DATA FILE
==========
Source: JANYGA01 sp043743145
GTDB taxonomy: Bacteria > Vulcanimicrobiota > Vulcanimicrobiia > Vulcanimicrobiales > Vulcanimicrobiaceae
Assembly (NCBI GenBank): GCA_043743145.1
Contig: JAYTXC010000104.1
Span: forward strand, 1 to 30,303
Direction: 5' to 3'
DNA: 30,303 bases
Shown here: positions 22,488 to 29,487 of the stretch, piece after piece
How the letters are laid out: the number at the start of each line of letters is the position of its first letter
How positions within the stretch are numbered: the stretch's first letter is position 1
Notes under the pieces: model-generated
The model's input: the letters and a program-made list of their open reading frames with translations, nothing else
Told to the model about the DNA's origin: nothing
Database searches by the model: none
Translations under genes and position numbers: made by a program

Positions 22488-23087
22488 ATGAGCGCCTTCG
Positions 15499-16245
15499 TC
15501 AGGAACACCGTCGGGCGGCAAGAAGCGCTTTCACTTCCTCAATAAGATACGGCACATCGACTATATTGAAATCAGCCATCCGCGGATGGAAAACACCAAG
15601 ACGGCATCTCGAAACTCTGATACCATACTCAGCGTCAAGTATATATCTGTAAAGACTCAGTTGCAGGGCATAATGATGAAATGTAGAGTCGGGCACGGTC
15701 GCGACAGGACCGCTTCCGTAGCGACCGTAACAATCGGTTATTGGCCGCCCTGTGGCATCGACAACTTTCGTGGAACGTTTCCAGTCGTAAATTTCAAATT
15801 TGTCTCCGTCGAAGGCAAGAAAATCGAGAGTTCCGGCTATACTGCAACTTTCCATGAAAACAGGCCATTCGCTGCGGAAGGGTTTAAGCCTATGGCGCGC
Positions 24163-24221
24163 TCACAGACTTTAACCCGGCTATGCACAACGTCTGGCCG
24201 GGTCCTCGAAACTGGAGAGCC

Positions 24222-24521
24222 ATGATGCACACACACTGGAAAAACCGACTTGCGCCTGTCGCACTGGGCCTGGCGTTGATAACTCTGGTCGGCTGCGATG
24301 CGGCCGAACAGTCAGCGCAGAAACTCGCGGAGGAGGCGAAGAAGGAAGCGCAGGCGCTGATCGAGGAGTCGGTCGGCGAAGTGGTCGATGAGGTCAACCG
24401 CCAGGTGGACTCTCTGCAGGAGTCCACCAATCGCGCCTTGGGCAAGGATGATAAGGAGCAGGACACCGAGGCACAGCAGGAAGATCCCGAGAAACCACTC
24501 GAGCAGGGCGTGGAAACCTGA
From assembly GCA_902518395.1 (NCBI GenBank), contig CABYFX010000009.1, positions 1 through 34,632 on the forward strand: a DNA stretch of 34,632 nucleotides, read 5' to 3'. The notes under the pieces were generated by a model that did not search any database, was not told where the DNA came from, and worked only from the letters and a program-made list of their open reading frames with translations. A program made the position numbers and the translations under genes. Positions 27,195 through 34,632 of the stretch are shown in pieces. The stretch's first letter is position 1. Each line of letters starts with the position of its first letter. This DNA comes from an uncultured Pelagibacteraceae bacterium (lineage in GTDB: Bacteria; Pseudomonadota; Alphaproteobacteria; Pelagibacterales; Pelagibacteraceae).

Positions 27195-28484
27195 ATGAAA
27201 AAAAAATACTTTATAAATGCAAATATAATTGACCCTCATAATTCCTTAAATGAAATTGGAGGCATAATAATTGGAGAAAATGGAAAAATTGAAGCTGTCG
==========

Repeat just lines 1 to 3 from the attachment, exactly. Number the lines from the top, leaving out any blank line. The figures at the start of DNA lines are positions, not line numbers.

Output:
Source: JANYGA01 sp043743145
GTDB taxonomy: Bacteria > Vulcanimicrobiota > Vulcanimicrobiia > Vulcanimicrobiales > Vulcanimicrobiaceae
Assembly (NCBI GenBank): GCA_043743145.1